Ask A Scientist

Are there volcanoes on the moon? 

Asked by: Jacob Demer
School: Chenango Bridge Elementary School
Grade: 3
Teacher: Mrs. Shafer
Hobbies/Interests: Xbox, basketball
Career Interest: Veterinarian, scientist

Answer from H. Richard Naslund

Professor of Geological Sciences

Research area: Igneous Rocks, Ore Deposits, Volcanoes Interests/hobbies: Traveling, Scuba Diving, Collecting Masks

As far as we know, there are no active volcanoes on the Moon, but with the naked eye we can look up at the Moon and see the products of ancient volcanoes.

The view of the full Moon shows patches of light and dark areas. Some people look at the pattern of light and dark and see the image of a face, or in some cultures, the image of a rabbit. The light patches are the Lunar Highlands and the dark patches are the Lunar Maria. Early astronomers thought the Highlands were continents and the Maria were oceans (in Latin, Maria = Seas). The Highlands have a powdery surface that reflects lots of sunlight, which is why they look lighter than the Maria, which have smooth surfaces that do not reflect as much light. The Highlands are on average about 3,000 feet higher in elevation than the Maria, hence the name "Highlands."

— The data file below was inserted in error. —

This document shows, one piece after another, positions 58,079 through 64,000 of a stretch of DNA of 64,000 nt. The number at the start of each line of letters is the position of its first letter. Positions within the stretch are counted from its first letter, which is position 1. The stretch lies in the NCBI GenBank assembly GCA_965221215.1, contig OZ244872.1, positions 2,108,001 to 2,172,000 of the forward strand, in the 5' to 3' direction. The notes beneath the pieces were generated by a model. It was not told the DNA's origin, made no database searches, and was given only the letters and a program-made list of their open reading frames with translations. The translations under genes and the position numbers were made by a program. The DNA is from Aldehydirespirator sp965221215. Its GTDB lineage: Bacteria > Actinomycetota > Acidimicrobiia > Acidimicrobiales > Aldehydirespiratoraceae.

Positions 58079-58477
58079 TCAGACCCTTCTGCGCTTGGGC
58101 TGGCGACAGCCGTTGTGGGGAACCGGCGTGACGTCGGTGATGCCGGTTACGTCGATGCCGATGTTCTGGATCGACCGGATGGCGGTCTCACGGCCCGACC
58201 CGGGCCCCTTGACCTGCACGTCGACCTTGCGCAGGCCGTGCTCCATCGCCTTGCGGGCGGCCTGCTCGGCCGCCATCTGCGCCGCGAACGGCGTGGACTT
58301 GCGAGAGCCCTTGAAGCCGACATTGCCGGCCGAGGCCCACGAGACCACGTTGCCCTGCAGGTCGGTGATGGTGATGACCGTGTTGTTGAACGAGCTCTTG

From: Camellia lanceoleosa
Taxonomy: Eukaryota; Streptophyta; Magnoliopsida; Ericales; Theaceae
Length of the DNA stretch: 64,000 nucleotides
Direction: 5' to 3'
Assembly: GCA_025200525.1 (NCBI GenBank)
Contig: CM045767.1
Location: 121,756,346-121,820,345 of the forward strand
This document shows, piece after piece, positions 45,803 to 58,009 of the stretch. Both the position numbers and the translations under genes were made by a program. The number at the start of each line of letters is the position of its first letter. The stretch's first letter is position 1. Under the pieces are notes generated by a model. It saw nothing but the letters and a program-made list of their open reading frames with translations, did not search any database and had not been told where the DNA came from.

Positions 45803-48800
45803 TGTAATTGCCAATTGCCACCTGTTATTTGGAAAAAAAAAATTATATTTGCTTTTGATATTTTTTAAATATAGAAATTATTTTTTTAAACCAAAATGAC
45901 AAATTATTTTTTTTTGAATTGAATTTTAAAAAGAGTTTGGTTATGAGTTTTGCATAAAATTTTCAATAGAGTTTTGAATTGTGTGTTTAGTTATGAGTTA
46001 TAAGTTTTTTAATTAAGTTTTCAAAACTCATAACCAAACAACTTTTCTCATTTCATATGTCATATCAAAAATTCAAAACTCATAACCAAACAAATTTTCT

When the Moon formed about 4.5 billion years ago, there was enough energy from the collisions of all the small planetary objects that came together to form the Moon that the outer surface melted to a depth of approximately 120 miles. This ocean of molten rock slowly cooled to form an initial lunar crust. The early solar system was a dangerous place, however, and this crust was pulverized by multiple meteorite impacts to form the powdered Highland surface we see today. The meteorite impacting dramatically slowed down about 4 billion years ago, and there have been a lot fewer impacts since.

Volcanoes on the Moon were very active during the period from 4 billion to 3 billion years ago, with only a few volcanoes active since then. Lava from these eruptions flowed downhill and collected in the largest and deepest impact craters, filling them with relatively smooth, flat lava flows. These lava-filled craters are the Maria. Their surfaces are marked with much fewer and much smaller impact craters because they formed after the main meteorite bombardment had ended.

The youngest lavas on the moon are thought to be about 1.2 billion years old. As a result of the low lunar gravity, and the very fluid nature of lunar lavas, we don’t find large volcanic peaks on the Moon like we find on Earth, but when you look up at the full Moon, those dark patches that you see are the remains of ancient volcanic eruptions. 

Last Updated: 3/1/17